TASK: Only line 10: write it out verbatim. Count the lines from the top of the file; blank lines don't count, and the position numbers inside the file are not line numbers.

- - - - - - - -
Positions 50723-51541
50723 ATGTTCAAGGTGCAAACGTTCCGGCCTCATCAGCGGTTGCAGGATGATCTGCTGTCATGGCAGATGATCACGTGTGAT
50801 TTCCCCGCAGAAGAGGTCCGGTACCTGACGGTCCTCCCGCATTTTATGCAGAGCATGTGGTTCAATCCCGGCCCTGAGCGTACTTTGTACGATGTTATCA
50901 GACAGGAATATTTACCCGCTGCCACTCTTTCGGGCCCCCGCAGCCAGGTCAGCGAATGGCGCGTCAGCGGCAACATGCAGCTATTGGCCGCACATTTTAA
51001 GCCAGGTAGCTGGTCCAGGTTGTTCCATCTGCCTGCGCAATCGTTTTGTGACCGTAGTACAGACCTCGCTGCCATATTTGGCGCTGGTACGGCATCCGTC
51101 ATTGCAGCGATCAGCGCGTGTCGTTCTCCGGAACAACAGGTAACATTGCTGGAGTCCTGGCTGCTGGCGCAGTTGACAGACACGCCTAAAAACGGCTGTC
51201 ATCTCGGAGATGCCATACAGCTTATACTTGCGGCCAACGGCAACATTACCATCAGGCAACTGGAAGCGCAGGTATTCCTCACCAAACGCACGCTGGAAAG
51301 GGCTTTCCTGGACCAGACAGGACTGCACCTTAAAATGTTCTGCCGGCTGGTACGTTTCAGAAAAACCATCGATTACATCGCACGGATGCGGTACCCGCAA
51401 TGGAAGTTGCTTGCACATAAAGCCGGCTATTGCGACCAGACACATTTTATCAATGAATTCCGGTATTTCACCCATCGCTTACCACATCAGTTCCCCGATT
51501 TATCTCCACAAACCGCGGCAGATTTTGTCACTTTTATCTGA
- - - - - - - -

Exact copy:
51501 TATCTCCACAAACCGCGGCAGATTTTGTCACTTTTATCTGA